Higher resolution, increased contrast, and smoother playback means that computer graphics are becoming more vivid and realistic. In most cases, this is the case. If you watch a basketball game and point guards look more like a protective gear on the football field, the image is likely to be stretched and has an incorrect aspect ratio. AMD GPU scaling is one way to avoid this problem.
What is AMD GPU scaling graphics driver?
If you go into the settings of the driver for the AMD Radeon graphics card, then in the section with the display parameters, you can find the option “GPU scaling.” Nvidia also has this option, just called a little differently. By default, this setting is almost always enabled. But why is it needed, and when should it be turned on?
What is AMD GPU scaling for?
We need this option to automatically adjust the resolution of the image displayed on the monitor by this or that application. For example, when you start a particular game, and by default, it has a resolution and aspect ratio your monitor does not support that.
The video card driver with the scaling option turned on at the GPU level will correct this situation and optimize the image output to the maximum, so that not only there were errors about the unsupported mode on the monitor, but also so that there were no black bars on the sides of the screen.
AMD GPU Scaling Basics
GPU scaling is an option available in the configuration menu of many GPUs. The graphics processor is a computer processor specifically designed to create on-screen images, which is especially useful when playing videos and games.
GPU scaling eliminates the mismatch of the image format — the width of the image relative to its height — between the image created by the computer program, such as a software application or game, and the screen resolution.
GPU scaling is commonly used to get the results of an older video game designed for an era when most computer displays use a 4: 3 aspect ratio and transforms it so it fits nicely into the screen.
Common parameters of AMD GPU Scaling
Although the exact parameters vary from GPU to GPU, the three scaling methods available on many AMD GPUs are good examples of common solutions. “Keep Aspect Ratio” adds black bars at the top and bottom or left and right of the image, filling the screen without stretching the image.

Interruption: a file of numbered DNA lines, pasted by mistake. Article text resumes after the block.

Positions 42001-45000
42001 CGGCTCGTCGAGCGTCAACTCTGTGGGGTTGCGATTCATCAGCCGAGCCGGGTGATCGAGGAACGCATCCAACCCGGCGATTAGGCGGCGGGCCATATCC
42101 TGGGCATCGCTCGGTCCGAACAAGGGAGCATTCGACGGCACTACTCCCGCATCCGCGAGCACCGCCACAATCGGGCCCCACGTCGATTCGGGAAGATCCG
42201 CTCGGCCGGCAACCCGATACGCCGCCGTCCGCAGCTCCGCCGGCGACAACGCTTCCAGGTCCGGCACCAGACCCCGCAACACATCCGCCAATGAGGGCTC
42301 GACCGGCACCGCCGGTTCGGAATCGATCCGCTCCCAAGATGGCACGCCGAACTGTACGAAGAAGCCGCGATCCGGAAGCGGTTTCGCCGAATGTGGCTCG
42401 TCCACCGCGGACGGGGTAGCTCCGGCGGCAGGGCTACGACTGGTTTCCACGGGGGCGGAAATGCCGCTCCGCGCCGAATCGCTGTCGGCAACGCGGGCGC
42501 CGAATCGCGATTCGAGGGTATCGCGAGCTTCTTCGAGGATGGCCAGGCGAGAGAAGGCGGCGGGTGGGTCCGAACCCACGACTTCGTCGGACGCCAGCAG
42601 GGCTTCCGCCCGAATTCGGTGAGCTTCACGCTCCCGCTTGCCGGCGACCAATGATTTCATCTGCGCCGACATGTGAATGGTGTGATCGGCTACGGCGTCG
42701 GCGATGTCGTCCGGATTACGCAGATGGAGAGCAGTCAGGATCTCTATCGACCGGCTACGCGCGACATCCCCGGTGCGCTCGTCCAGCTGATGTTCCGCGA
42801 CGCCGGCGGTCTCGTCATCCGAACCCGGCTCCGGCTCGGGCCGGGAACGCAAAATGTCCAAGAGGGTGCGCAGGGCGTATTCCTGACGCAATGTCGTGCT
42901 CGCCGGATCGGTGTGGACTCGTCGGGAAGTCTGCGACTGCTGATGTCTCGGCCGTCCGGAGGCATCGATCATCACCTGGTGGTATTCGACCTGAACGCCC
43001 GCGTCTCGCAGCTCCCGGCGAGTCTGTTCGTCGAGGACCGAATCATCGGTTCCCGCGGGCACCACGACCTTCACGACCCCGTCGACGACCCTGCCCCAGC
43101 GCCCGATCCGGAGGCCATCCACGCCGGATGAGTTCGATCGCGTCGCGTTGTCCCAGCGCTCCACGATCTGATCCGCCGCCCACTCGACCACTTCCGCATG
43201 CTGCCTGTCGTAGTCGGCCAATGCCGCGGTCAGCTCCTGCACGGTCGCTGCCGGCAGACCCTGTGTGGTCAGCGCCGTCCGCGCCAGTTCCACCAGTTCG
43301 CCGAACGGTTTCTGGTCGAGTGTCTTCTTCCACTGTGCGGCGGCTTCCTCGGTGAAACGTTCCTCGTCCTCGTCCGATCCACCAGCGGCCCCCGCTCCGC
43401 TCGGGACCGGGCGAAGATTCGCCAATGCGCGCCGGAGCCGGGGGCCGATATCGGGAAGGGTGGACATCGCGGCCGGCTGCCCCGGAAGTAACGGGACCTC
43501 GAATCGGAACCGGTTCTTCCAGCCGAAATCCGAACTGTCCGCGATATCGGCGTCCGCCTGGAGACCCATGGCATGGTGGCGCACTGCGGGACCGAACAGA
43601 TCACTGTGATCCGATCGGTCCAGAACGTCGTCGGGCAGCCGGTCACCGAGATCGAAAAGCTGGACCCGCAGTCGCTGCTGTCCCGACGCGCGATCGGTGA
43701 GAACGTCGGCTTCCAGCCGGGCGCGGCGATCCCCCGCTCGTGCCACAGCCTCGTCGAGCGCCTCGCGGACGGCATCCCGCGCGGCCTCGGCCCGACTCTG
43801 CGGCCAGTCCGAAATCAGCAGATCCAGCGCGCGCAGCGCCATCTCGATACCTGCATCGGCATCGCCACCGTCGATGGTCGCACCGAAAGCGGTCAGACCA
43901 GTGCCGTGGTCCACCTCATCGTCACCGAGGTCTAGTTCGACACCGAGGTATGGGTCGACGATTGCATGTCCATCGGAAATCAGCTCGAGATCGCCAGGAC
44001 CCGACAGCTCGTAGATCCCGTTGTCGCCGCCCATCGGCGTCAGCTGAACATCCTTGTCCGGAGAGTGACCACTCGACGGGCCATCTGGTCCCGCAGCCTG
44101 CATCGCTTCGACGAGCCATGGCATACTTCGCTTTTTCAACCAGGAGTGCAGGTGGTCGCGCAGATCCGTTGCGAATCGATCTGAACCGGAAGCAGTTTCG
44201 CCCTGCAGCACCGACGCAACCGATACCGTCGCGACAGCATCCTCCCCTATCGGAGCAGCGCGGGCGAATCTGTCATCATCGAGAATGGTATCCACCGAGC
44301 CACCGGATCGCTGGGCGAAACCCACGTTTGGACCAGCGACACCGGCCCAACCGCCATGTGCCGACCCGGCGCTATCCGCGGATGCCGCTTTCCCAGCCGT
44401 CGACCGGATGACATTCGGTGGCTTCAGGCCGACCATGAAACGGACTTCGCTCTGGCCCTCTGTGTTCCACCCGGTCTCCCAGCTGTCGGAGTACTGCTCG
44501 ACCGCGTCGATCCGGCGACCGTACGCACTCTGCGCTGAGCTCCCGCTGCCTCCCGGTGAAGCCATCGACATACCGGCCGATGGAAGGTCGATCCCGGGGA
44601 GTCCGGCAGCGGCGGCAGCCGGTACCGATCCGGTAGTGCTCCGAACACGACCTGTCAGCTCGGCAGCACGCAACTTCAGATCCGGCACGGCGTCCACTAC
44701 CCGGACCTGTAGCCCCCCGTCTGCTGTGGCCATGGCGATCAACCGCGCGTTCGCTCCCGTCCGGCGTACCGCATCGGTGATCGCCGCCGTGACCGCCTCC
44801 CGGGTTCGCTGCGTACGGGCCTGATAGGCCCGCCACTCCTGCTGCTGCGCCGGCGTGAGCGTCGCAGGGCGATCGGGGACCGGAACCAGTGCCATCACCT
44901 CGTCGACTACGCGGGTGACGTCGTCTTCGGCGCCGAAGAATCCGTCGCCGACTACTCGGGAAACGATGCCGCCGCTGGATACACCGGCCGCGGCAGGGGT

“Scale image to full panel size” stretches the image until the screen is full, so it does not lose space, but the image may look strange.
“Use centered timings” is suitable when you have an image that is smaller than the screen resolution; this option does not scale the image at all, but places it in the center of the screen and surrounds it with black stripes on all sides.
Depending on the screen, video source and GPU, you may sometimes see black bars surrounding the image on all sides when you did not expect this or an image cropped because it goes beyond the edges of the screen. This is for a mismatch somewhere in analyzing and scaling the image by your GPU.
Most GPUs have a quick fix option in the configuration menu called “Underscan / Overscan” or something similar. We can perform the scaling as usual by using this Underscan/Overscan option. Also then we can compress the image or enlarge to get the desired fit.
Using scaling with the GPU requires more processing than just displaying the image “as is,” and therefore, processing takes longer. Often the extra time is only a fraction of a second, and there’s no noticeable difference when playing a video.
However, if you play games, you may notice that the delay is noticeable and creates a delay in input, a situation where the delay between pressing the button and the action that appears on the screen violates your ability to act quickly in the game. In this case, compare the effects of input delay with the impact of not scaling the image.
When do I need to enable AMD GPU Scaling?
You need to do this where there are problems with starting games when a signal is sent to the monitor in an unsupported format, or if the picture on the monitor is not on the full screen and there are black bars on the top and/or sides.
Marziano is a seasoned tech expert with over 15 years of experience in the industry. Holding a Bachelor’s degree in Computer Science and multiple certifications, including CompTIA A+, Network+, and Cisco’s CCNA, he has a well-rounded and robust understanding of various aspects of technology.